Sea Of Tranquility is the web destination for heavy metal, progressive metal and progressive rock. Look at the top of this web page – see it on the banner? We are also getting quite good at fusion, particularly where it intersects with progressive rock.
So we feel somewhat uncomfortable reviewing music that is spacey, strangely structured, and more of an academic exercise then what we traditionalists would call music. But this CD arrived and we promised to be as objective as possible.
Kerry Leimer has run a design corp. 23 years, producing award winning annual reports for major corporations. So the marriage of art and technology will have come easily to him. Dorothy Cross, also involved in the business, took care of care of production and coordination for the album.
The Listening Room is the musical equivalent of a red dot and blue a stripe and a black splotch on a white canvas with a clever but meaningless title, and passed off as modern art. The point is that you get to decide what it means – to you.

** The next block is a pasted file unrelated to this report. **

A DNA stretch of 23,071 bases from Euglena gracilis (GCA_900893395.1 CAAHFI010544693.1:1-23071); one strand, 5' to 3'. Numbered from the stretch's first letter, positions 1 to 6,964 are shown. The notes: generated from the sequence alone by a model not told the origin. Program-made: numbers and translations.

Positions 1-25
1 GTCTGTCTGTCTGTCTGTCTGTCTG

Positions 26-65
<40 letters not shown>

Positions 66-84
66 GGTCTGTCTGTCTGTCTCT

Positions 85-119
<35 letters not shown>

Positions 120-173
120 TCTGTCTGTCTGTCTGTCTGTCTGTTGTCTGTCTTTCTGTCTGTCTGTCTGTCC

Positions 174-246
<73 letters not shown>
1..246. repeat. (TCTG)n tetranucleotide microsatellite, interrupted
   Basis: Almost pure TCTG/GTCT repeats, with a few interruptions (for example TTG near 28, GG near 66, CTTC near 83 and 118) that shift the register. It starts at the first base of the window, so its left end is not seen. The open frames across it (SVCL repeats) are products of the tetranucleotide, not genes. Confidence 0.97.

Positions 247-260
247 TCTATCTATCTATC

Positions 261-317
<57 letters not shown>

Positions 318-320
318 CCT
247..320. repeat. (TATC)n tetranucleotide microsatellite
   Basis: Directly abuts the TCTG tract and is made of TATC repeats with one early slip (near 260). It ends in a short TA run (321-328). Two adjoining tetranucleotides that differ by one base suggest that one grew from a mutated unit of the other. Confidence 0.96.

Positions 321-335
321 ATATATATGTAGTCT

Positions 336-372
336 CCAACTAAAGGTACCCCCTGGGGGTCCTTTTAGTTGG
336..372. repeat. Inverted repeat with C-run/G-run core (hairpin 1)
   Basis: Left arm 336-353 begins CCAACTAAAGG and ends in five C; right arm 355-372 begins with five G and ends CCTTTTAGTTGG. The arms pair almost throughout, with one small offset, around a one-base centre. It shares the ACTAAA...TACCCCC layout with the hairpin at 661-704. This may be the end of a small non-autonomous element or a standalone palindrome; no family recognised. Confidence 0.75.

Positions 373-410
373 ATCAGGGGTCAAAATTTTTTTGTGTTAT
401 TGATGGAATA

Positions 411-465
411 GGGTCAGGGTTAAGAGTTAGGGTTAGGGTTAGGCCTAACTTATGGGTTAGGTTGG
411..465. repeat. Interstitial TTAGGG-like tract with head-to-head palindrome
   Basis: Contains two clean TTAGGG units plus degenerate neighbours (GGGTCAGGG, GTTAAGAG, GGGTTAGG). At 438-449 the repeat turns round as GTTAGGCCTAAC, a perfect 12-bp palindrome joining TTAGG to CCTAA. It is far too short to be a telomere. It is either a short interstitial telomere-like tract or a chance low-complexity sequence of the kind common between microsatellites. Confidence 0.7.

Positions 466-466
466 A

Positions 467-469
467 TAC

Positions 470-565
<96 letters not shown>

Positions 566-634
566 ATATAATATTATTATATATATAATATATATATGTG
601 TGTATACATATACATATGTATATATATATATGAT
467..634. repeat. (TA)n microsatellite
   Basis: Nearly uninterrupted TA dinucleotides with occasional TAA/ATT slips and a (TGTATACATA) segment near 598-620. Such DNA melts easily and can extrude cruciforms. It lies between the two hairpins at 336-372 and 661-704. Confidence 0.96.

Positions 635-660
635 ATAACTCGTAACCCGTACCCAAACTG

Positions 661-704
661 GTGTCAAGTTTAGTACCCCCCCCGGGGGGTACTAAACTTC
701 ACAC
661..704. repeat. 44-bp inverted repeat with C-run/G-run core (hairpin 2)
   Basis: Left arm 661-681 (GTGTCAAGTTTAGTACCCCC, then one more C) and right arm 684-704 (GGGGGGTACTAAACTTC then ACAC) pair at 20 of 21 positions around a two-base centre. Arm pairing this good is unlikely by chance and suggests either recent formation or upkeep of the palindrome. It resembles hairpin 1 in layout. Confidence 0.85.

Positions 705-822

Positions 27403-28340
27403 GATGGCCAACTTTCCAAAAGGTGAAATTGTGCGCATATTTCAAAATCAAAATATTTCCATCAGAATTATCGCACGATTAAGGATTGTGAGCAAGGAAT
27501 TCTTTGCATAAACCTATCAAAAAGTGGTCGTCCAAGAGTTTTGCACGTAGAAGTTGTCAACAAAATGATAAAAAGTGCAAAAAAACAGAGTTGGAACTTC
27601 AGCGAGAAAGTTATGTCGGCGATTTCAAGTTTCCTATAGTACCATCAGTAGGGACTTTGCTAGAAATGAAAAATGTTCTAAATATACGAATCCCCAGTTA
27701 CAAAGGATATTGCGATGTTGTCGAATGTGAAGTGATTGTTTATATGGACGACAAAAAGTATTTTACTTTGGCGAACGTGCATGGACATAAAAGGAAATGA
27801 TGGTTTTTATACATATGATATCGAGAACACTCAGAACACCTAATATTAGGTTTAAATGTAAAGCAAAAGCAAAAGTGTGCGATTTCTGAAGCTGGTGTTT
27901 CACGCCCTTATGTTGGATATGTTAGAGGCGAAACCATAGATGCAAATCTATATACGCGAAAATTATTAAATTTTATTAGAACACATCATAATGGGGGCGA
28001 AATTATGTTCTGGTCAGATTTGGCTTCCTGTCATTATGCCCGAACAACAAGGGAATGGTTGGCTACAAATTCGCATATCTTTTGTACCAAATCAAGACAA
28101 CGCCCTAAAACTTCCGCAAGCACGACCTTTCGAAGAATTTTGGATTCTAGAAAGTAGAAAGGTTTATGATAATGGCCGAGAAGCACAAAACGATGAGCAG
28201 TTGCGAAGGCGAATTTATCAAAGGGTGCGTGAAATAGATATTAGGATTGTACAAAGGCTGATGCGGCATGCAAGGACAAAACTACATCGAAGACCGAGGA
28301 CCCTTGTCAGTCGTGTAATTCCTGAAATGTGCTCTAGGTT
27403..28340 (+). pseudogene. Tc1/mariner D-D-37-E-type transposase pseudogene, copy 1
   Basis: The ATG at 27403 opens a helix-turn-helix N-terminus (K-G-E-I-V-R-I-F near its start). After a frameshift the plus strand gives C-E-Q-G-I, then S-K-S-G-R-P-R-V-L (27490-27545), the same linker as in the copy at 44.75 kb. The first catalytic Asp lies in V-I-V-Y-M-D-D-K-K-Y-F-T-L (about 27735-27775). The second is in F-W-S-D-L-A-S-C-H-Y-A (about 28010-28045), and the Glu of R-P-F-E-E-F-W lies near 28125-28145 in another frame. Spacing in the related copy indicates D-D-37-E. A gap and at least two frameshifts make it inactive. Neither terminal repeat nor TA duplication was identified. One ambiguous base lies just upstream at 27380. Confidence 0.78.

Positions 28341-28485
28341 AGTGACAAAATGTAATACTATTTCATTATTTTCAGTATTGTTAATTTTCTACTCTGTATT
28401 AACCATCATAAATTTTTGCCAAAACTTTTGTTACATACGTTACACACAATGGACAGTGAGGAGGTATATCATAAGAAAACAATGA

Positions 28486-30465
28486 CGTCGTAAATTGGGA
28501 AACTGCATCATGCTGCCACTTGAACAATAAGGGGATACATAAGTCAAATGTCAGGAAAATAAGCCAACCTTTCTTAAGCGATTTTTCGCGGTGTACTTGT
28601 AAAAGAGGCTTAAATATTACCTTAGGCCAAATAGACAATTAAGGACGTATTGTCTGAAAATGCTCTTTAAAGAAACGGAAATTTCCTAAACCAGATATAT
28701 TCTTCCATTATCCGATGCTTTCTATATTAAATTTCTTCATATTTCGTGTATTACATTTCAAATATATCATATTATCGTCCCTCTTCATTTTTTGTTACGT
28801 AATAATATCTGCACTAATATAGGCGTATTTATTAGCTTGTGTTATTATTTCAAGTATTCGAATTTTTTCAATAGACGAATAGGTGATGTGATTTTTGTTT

Imagine that you are in outer space (or simply spaced out – either will do). There is a soft sequence of synthesized notes floating around, repeating itself. As you focus more closely you hear a second sequence – in similar key – but this sequence has a different length and is played to a different time signature. The 2 sequences are managed with computerized perfection, so they come together in a combination of notes that is always different. That is the 21 minute first track "Circle Of Grey".
The other tracks are similarly abstract. The sound is heavily synthesized, with a few occasional piano notes and a small amount of programmed percussion.
Kerry Leimer says these are not "songs" and the meaning will be difficult to find, but his goal is to create an intricate quiet. Yes, it is an intricate quiet. Mission accomplished. And no, they are not songs.
The Listening Room is an interesting concept that leaves the listener to decide what – if anything – to take from it. But is it music? It has definite merits, but as with modern art, that is for you to decide.
Refer also to our review of K. Leimer & T.Boley, Brittle Soft.